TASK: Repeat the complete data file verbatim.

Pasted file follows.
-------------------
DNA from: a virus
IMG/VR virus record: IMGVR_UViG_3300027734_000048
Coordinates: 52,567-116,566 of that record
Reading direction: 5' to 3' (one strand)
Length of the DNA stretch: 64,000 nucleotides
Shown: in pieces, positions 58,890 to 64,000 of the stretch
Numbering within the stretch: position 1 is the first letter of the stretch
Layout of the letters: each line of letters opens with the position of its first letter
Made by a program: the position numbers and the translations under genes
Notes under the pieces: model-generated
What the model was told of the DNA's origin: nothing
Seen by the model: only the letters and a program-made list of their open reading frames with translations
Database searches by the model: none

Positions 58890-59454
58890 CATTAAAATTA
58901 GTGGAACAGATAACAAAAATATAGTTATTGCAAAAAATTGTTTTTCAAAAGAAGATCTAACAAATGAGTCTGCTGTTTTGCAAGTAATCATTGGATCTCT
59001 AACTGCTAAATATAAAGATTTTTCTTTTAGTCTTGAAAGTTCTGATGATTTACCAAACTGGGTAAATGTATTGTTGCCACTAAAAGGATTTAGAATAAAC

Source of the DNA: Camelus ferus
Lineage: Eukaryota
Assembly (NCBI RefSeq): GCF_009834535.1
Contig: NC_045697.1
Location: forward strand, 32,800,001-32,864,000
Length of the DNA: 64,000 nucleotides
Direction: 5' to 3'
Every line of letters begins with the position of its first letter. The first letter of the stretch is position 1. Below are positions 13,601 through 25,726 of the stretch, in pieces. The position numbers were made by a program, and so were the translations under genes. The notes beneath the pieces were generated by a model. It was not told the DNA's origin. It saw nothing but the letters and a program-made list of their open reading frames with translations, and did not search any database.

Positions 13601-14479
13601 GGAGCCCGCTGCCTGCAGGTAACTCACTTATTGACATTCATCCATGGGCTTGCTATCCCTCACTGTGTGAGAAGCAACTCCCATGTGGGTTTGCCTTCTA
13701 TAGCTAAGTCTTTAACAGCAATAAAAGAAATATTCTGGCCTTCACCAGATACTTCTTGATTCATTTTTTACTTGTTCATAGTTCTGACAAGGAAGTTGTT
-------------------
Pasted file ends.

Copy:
DNA from: a virus
IMG/VR virus record: IMGVR_UViG_3300027734_000048
Coordinates: 52,567-116,566 of that record
Reading direction: 5' to 3' (one strand)
Length of the DNA stretch: 64,000 nucleotides
Shown: in pieces, positions 58,890 to 64,000 of the stretch
Numbering within the stretch: position 1 is the first letter of the stretch
Layout of the letters: each line of letters opens with the position of its first letter
Made by a program: the position numbers and the translations under genes
Notes under the pieces: model-generated
What the model was told of the DNA's origin: nothing
Seen by the model: only the letters and a program-made list of their open reading frames with translations
Database searches by the model: none

Positions 58890-59454
58890 CATTAAAATTA
58901 GTGGAACAGATAACAAAAATATAGTTATTGCAAAAAATTGTTTTTCAAAAGAAGATCTAACAAATGAGTCTGCTGTTTTGCAAGTAATCATTGGATCTCT
59001 AACTGCTAAATATAAAGATTTTTCTTTTAGTCTTGAAAGTTCTGATGATTTACCAAACTGGGTAAATGTATTGTTGCCACTAAAAGGATTTAGAATAAAC

Source of the DNA: Camelus ferus
Lineage: Eukaryota
Assembly (NCBI RefSeq): GCF_009834535.1
Contig: NC_045697.1
Location: forward strand, 32,800,001-32,864,000
Length of the DNA: 64,000 nucleotides
Direction: 5' to 3'
Every line of letters begins with the position of its first letter. The first letter of the stretch is position 1. Below are positions 13,601 through 25,726 of the stretch, in pieces. The position numbers were made by a program, and so were the translations under genes. The notes beneath the pieces were generated by a model. It was not told the DNA's origin. It saw nothing but the letters and a program-made list of their open reading frames with translations, and did not search any database.

Positions 13601-14479
13601 GGAGCCCGCTGCCTGCAGGTAACTCACTTATTGACATTCATCCATGGGCTTGCTATCCCTCACTGTGTGAGAAGCAACTCCCATGTGGGTTTGCCTTCTA
13701 TAGCTAAGTCTTTAACAGCAATAAAAGAAATATTCTGGCCTTCACCAGATACTTCTTGATTCATTTTTTACTTGTTCATAGTTCTGACAAGGAAGTTGTT